Women in Film & Video DC 〉 Resources
Women in Film & Video is a valued resource for Connections, Opportunities and Advocates. This section of the WIFV website provides you additional information on health and safety, regional resources, and industry reports.
Resources provided by the Copyright Alliance.
The Copyright Claims Board (CCB) Explained (A cheaper alternative to federal court for copyright holders)
COVID-19 Resources in Maryland, Virginia, District of Columbia
A collection of resources related to emergency funding, loans, freelancers and artists, mental health, and general info. Click here.
Dunlap. Ludwig & Bennett has resources for small businesses and freelancers on their website
COVID-19 Makeup Protocols
THE SAFE WAY FORWARD
A Joint Report of the DGA, SAG-AFTRA, IATSE and Teamsters’Committees for COVID-19 Safety Guidelines. Click here.
Worldwide COVID-19 production guidelines
Compiled by American Film Market (AFM) – click here
Understanding the Signs of Age Discrimination
Women in Film & Video of Washington, DC (WIFV) provides our members with information about legal issues of interest and import. Below is information relating to the sometimes subtle signs of age discrimination in hiring as well as resources to assist if one experiencing this form of discrimination. Click here.
Resources to Report Sexual Harassment
Women in Film & Video provides our community with information about legal issues of interest and import. Below is information relating to sexual harassment laws and enforcement, including links to the abundant (and free) resources available from federal, state, and county agencies in the DMV Metro area. Click here.
Assessing Hostile Work Environments
In the wake of recent high-profile sexual harassment claims, many employees (and employers) are asking: what constitutes a “hostile work environment”? Women in Film & Video of Washington, DC (WIFV) endeavors to provide our members with information and resources about legal issues of interest and import. Click here for some basic information regarding the law on employment discrimination and hostile work environments.
Best Practices for Emailing Job Postings
Women in Film & Video is always happy to post job listings that may be beneficial to our members. The following templates should be used when sending this information to our office or directly to the listserv. Special thanks to WIFV member Ryan Pratzel and Mikael Manoukian for helping to develop this. Click here to download the templates.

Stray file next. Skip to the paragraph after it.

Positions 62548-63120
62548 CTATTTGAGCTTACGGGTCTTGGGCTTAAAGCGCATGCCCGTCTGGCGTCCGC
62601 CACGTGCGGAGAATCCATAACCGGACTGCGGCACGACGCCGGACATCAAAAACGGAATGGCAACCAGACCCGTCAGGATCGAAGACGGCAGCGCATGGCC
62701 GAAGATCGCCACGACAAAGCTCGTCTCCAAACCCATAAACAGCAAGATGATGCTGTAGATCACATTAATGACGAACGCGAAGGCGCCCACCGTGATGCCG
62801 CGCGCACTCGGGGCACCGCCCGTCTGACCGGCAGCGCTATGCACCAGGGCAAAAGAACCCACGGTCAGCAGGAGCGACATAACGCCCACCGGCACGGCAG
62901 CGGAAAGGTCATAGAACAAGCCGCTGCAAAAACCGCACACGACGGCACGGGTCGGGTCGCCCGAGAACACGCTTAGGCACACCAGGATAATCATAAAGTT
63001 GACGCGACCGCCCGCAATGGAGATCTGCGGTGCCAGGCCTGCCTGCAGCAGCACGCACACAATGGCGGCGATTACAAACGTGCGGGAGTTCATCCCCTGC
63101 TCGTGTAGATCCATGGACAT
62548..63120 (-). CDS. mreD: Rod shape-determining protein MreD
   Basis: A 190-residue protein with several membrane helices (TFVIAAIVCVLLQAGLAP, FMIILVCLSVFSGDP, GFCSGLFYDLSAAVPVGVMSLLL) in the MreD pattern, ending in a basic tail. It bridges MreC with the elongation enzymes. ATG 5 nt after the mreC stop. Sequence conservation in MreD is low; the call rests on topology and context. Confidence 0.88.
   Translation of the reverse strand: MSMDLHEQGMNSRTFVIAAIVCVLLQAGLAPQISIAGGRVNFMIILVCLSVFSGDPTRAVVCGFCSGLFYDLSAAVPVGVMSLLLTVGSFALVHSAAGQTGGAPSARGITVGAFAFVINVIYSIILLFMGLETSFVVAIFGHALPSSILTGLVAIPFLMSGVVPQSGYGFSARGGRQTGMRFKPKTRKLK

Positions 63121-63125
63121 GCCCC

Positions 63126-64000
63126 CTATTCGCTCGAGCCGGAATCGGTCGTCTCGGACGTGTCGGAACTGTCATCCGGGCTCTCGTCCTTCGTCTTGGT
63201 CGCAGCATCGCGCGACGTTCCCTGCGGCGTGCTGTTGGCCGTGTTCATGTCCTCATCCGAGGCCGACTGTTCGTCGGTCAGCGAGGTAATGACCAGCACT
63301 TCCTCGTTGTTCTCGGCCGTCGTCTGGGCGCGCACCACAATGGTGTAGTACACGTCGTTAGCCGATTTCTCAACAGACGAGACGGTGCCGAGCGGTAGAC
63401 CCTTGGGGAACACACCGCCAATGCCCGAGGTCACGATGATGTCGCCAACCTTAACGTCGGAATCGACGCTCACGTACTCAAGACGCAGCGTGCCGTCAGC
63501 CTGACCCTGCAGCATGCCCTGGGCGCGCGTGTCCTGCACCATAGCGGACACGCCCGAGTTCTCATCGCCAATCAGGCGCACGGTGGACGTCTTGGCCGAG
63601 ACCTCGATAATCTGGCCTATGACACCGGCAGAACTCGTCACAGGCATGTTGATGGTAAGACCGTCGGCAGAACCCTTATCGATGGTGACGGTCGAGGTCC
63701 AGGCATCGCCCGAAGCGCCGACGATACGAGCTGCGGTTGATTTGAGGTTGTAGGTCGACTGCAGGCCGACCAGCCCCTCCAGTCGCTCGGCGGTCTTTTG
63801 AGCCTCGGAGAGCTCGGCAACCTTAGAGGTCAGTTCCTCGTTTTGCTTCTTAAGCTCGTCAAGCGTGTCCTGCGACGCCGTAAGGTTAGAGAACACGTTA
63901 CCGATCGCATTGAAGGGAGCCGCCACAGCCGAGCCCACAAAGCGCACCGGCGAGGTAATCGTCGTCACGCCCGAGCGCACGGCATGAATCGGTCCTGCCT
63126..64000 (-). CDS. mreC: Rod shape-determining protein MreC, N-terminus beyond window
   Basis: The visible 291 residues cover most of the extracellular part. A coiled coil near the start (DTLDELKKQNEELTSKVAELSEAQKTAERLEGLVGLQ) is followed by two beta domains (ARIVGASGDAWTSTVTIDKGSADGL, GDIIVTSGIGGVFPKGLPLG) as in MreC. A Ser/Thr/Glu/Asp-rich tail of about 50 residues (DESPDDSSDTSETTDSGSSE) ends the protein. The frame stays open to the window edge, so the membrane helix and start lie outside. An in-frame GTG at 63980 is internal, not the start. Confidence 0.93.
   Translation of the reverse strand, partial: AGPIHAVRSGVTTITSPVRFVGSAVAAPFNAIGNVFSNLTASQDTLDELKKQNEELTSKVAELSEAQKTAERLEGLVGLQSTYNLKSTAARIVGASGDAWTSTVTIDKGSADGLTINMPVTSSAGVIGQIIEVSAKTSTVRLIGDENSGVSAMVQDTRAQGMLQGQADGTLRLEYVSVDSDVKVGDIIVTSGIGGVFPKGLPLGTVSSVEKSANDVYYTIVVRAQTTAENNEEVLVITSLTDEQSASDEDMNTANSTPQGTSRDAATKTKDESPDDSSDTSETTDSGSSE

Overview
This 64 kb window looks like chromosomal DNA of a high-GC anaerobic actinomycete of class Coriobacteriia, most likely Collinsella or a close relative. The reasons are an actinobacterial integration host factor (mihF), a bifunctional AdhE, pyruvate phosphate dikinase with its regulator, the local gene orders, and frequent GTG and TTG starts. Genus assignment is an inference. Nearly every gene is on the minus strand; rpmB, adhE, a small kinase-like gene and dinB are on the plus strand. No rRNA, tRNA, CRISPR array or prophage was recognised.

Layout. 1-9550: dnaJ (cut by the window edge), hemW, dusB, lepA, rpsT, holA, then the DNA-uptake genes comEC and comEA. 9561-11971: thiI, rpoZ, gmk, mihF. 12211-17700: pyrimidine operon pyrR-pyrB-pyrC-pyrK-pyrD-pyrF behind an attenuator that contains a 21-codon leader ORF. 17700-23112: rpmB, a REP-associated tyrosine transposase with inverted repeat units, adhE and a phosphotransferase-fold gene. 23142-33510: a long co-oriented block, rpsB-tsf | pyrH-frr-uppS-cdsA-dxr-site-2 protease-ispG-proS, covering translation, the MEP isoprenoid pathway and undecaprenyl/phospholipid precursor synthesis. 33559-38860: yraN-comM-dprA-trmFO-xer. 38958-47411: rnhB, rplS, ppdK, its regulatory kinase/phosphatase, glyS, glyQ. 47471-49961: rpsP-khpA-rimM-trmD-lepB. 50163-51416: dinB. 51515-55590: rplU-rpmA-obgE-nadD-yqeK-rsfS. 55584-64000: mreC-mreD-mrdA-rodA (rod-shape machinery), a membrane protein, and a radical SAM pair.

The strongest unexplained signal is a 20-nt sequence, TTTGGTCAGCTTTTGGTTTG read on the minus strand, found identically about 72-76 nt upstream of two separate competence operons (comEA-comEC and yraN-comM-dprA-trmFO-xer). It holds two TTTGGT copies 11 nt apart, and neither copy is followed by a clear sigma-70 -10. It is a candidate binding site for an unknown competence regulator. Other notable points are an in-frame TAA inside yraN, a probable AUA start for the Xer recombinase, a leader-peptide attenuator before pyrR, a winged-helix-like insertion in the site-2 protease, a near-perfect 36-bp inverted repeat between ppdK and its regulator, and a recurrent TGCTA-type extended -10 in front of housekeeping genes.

Best Practices for Internships
The WIFV Board of Directors has approved guidelines for unpaid internships to assist WIFV members who are considering offering or accepting such situations. WIFV took this action in response to repeated and ongoing discussion of this topic on the listserv and recent high-profile class-action lawsuits. WIFV’s interest is for those of our membership seeking internships to have internships to find, and for those of our members who provide internships to offer them with confidence that their internships meet the Department of Labor’s and other governing bodies’ requirements. Best Practices for Internships are available here.
Fair Use for Filmmakers
Fair Use is an important right for filmmakers. We are lucky to have the AU Center for Media & Social Impact leading the discussion on this subject. A page with info on fair use for documentarians is here. The Infographic: Can I Employ Fair Use In My Documentary? is available here. A handout, Documentarians, Fair Use and Best Practices is available here. Pat Aufderheide, Director of CMSI, provided this powerpoint at a recent presentation, Making a Living in a Fair-Use-Friendly World.
Screenwriting Contest Transparency
Women of Color Unite demands transparency and accountability in TV and feature film screenwriting competitions, labs, fellowships, and coverage services. This includes making information about the demographics of readers and the judging process readily available, as well as requiring readers to receive sensitivity training. These steps will allow writers to make informed decisions regarding which competitions to enter and services to use. Additionally, we hope that these steps will decrease the odds of readers’ critiques coming from a lack of cultural competency, or worse, racist, sexist, homophobic or otherwise biased perspectives. More info on the Screenwriting Contest Transparency here. Read the Screenwriting Contest Transparency Paper here.
If you are support staff, an assistant, or anyone else on the first rung of their industry career in need of resources, visit payuphollywood.com/.
If you are an entertainment industry worker looking for emergency financial assistance, visit https://entertainmentcommunity.org/am-i-eligible-help
Statistics about Women in Media Industry
If you are looking for statistics about women in the film industry, we suggest the Celluloid Ceiling reports by Martha Lauzen, PhD. Click here for the most recent report
Dr. Stacy L. Smith and the Annenberg Inclusion Initiative prepare the most comprehensive intersectional analysis of directors of motion pictures. See their research reports here. Inclusion in the Director’s Chair: Analysis of Director Gender and Race/Ethnicity Across the 1,600 Top Films from 2007 to 2022 has just been released. You can read it here.
Inequality Across 1,600 Popular Films: Examining Gender, Race/Ethnicity & Age of Leads/Co Leads from 2007 to 2022 Read full report here
Despite the high profile inclusion of films written and directed by women at this year’s Sundance Film Festival, a gender gap still persists in the American independent film industry, according to a study conducted by researchers at USC’s Annenberg School for Communication and Journalism that was commissioned by the Sundance Institute and Women in Film Los Angeles. Only 24% of all movies programmed for the Festival between 2002 and 2012 were directed by women, the study found, and women are more likely to direct documentaries than narrative films. “Female directors are more likely to feature girls and women on screen than male directors,” said study authors Stacy L. Smith, Katherine Pieper and Marc Choueiti. (“Sundance 2013: Women lag men even in independent film, study finds”)